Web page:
According to the report, many sites and buildings aren’t “ideal fits” for typical industries due to topography, workforce and proximity to infrastructure such as interstates, airports and the Port of Virginia.
“These challenges, particularly topography, mean that sites will often cost more to develop in Southwest Virginia than in other parts of the state and may take longer to realize project wins,” it states.
A number of manufacturing and supply chain projects are lost due to the lack of well-prepared sites or available buildings. Plus, some sites are in “distressed communities” with higher-than-average unemployment or poverty rates, which make it tough to attract businesses, according to the findings.
There are also challenges with employees, the study found. Some employers say they have difficulty filling open jobs because a high number lack the skills required and many fail to pass a drug test or criminal records check.
Opportunities identified for the region include its low cost of living and low labor and energy costs, which are highly competitive in Virginia and the nation, the report states.
Another strength is the region’s higher education institutions, which have partnerships with manufacturers in job training, research and development.
An example cited in the report was a partnership developed by Mountain Empire Community College, Southwest Virginia Community College, Virginia Highlands Community College, and Wytheville Community College to expand the training and development to prepare workers to enter the supply chain manufacturing for the offshore wind energy field.
One service that was mentioned as both a positive and a negative in the study was broadband access. Broadband is now available in many areas in the VCEDA region. The study points out that in 2021, the region received more than $45 million in broadband grants to install more connections.
However, another section of the report notes that while broadband access has improved, “there are still areas lacking infrastructure, making it difficult for small business owners, remote workers, and others to have that last mile broadband access. Survey results show that the majority of the Pound River region in Dickenson County is devoid of anything that could be considered a reliable internet connection.”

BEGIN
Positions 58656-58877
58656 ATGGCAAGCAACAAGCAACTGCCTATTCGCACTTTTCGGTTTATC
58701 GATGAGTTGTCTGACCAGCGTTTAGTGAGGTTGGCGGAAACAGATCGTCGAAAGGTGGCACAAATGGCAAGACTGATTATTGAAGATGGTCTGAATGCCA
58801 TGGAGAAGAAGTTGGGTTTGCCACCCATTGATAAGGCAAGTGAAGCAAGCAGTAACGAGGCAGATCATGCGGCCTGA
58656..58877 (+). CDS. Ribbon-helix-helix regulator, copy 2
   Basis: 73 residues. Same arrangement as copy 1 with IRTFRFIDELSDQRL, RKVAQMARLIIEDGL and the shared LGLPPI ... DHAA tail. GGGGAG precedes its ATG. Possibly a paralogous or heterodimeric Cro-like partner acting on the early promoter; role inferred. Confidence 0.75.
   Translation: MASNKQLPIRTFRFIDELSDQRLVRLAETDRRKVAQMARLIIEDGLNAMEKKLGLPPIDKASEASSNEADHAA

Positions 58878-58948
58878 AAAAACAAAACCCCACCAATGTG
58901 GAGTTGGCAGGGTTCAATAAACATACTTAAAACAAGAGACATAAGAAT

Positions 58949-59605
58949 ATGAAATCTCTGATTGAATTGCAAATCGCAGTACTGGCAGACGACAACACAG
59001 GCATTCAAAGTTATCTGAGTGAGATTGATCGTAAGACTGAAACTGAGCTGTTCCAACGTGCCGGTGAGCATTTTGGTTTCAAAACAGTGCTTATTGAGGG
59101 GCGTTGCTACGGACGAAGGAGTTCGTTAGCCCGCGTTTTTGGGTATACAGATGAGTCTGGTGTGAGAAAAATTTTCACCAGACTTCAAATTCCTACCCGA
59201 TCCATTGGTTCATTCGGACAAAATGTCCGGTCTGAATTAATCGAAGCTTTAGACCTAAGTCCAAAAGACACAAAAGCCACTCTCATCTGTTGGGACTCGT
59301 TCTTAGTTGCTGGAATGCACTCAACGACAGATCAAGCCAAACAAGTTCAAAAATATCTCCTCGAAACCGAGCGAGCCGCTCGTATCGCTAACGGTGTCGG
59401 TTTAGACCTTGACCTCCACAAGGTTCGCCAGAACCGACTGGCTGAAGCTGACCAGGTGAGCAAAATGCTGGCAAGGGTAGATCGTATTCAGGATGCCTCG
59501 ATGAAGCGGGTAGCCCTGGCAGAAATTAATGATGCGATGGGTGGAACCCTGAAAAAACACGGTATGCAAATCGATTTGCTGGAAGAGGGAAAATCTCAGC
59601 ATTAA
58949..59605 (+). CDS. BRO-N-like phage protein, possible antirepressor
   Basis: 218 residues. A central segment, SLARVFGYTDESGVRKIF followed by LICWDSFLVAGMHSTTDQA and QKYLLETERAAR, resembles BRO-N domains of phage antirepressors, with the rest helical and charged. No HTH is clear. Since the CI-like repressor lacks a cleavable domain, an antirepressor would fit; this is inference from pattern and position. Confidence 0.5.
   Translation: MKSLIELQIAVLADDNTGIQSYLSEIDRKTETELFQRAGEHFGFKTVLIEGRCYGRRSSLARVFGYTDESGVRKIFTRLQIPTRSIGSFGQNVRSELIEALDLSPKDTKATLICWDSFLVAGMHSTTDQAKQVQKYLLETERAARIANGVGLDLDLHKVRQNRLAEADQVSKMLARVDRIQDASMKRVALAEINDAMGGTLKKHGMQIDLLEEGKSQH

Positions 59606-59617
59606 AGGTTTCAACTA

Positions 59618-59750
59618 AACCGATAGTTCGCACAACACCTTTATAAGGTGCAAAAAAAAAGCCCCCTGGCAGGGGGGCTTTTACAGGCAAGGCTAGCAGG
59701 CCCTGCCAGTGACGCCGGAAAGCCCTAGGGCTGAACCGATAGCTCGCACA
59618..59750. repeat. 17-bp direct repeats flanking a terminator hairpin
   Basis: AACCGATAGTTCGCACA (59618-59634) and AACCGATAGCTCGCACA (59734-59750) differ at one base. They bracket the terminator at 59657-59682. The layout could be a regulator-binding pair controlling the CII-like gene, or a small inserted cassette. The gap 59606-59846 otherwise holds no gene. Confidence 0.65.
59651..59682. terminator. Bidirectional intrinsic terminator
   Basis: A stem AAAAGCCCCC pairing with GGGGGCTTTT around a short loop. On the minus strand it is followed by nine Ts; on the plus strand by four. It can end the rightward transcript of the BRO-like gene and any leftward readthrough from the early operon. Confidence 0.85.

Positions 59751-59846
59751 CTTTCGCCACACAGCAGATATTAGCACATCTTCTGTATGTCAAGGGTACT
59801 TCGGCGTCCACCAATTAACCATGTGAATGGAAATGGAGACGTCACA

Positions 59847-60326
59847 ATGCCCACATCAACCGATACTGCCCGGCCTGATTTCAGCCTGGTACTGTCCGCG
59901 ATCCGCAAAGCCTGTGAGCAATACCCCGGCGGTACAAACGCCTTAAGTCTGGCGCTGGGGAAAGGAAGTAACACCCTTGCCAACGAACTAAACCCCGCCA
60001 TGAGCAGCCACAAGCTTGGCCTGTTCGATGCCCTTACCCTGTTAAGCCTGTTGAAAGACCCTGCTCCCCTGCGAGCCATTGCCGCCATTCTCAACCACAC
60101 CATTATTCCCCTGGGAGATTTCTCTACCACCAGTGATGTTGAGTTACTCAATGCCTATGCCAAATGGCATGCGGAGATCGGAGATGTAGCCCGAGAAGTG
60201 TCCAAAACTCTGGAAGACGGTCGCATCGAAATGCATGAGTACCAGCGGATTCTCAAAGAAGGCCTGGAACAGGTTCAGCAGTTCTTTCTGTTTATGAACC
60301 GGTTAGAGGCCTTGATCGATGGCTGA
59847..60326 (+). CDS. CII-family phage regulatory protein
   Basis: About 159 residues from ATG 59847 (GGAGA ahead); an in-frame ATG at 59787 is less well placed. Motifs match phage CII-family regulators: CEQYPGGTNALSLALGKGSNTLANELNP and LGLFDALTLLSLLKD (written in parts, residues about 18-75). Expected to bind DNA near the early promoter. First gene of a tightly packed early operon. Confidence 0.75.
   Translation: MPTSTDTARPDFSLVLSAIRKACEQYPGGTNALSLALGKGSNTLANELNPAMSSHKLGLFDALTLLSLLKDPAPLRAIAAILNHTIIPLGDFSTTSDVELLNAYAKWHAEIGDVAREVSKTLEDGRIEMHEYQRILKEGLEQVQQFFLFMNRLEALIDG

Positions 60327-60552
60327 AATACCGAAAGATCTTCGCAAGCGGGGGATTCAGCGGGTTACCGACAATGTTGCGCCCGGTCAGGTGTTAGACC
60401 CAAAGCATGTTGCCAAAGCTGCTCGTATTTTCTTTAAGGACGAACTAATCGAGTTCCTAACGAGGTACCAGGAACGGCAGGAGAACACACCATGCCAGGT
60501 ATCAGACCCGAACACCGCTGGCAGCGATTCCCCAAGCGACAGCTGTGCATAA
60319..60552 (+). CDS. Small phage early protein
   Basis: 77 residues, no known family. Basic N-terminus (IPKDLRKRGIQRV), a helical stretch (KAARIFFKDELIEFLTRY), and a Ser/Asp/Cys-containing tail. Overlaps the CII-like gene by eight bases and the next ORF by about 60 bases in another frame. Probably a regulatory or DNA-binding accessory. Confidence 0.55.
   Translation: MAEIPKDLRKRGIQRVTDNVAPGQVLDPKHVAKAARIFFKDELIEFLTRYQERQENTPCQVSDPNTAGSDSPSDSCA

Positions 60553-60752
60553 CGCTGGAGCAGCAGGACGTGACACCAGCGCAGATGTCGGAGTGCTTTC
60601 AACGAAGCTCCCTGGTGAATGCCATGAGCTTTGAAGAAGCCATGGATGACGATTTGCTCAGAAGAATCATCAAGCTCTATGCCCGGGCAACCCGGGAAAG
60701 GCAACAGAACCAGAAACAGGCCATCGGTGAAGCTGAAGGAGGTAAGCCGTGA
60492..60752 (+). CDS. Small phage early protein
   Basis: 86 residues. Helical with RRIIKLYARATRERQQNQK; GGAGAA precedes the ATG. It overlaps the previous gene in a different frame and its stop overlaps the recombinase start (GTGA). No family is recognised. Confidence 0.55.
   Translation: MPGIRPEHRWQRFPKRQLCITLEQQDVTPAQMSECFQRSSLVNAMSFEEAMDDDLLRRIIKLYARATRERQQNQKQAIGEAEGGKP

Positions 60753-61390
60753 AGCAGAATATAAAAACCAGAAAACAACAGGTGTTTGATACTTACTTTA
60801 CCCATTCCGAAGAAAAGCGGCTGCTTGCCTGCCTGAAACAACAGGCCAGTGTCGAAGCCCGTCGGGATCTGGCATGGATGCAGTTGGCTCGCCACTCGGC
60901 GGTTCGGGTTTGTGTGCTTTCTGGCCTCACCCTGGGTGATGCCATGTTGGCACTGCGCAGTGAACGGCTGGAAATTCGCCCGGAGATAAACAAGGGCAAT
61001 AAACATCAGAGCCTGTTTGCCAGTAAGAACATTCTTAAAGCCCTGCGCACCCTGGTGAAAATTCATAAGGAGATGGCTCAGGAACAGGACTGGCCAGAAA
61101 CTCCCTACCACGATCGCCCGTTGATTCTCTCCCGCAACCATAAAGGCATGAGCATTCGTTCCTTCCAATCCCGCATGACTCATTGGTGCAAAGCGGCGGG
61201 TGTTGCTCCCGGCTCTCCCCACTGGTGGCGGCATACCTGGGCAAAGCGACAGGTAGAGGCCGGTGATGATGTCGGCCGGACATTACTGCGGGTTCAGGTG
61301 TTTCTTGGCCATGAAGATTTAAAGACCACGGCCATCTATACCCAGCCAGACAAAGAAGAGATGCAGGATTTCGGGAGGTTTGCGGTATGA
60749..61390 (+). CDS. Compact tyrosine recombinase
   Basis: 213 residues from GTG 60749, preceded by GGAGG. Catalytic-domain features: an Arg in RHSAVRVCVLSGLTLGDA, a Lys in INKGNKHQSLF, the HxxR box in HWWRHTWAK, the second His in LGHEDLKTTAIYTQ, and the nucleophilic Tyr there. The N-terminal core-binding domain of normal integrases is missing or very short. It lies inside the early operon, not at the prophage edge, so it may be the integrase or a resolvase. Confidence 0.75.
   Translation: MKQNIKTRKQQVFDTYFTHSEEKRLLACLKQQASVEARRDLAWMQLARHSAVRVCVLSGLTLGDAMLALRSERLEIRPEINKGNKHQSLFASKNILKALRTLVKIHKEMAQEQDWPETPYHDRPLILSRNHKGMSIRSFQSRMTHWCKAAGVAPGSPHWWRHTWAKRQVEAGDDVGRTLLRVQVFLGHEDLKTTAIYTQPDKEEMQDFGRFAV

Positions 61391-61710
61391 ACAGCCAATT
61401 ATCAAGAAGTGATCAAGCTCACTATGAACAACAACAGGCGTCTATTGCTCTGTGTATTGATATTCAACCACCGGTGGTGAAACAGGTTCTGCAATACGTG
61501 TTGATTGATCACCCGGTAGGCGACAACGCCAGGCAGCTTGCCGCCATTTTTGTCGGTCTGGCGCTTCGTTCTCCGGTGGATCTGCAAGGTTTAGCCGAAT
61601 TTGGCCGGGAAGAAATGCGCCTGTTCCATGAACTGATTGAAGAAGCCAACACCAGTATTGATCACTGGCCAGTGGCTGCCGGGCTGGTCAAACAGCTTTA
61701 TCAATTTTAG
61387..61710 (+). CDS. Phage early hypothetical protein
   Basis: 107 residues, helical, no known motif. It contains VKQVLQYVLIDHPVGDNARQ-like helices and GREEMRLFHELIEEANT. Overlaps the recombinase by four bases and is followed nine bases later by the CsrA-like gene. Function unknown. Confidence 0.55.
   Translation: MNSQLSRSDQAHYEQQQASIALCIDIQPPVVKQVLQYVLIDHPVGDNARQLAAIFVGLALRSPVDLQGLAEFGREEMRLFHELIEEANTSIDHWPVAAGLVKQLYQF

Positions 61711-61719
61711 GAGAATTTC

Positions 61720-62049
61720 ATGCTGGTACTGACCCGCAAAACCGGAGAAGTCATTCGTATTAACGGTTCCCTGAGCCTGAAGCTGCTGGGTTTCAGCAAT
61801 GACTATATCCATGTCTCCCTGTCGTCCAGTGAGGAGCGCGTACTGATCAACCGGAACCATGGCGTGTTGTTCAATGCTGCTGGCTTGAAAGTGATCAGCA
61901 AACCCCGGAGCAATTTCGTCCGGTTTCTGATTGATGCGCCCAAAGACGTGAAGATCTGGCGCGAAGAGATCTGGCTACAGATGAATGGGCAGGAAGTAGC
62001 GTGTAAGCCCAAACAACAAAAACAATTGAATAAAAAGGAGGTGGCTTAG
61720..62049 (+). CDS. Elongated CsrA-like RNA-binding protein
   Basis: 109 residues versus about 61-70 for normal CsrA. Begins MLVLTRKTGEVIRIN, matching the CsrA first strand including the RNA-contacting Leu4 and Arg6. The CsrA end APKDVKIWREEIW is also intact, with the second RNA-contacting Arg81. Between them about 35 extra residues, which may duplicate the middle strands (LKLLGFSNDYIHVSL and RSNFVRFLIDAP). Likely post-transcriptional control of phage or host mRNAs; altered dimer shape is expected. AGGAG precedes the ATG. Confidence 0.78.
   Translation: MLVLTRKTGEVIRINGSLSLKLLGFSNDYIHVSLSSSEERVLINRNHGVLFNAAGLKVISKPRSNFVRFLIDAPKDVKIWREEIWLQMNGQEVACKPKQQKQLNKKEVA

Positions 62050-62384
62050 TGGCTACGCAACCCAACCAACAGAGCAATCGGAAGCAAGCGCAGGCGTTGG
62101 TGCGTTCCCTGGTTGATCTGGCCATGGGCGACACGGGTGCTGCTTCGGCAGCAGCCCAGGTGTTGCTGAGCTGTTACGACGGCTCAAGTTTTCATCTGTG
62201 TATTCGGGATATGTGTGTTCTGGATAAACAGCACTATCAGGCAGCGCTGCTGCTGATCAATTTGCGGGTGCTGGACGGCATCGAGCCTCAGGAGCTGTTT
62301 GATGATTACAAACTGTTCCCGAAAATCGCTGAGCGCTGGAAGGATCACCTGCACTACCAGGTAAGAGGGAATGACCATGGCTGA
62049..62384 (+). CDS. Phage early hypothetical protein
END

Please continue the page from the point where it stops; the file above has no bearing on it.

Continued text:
Tate said two things stood out to him in the study’s findings. The first was that an identified target sector was energy-related enterprises and the sub-sector of renewable energy and battery storage and manufacturing. In 2021, the VCEDA region had nearly 1,400 jobs in these industries and the workers had average earnings of more than $75,000, he said.
The other was that creative tourism was identified as a sector of importance. VCEDA has been providing seed funding to help businesses start and grow in this sector, Tate said.
Over the last five years, 43 small businesses related to accommodation and food services received VCEDA seed capital funding, which created at least 131 full-time jobs and 239 part-time jobs. Seed capital funding was granted to 49 small businesses in the region related to arts, entertainment, recreation and retail trade, creating at least 99 full-time jobs and 115 part-time jobs, he said.
Belcher said he was also struck by the recommendation of creative tourism, which he said is fairly new as an industry target and is tourism plus added value.
To help the region grow, the analysis made the following recommendations:
– Improve the number and quality of “shovel ready” sites
– Collaborate with regional educational institutions to align programs with industry needs
– Create a foundation for cooperative partnership initiatives and alliances in the region
– Market universal broadband coverage coming to residents and businesses
– Offer entrepreneurial services and resources to assist companies in the early stages.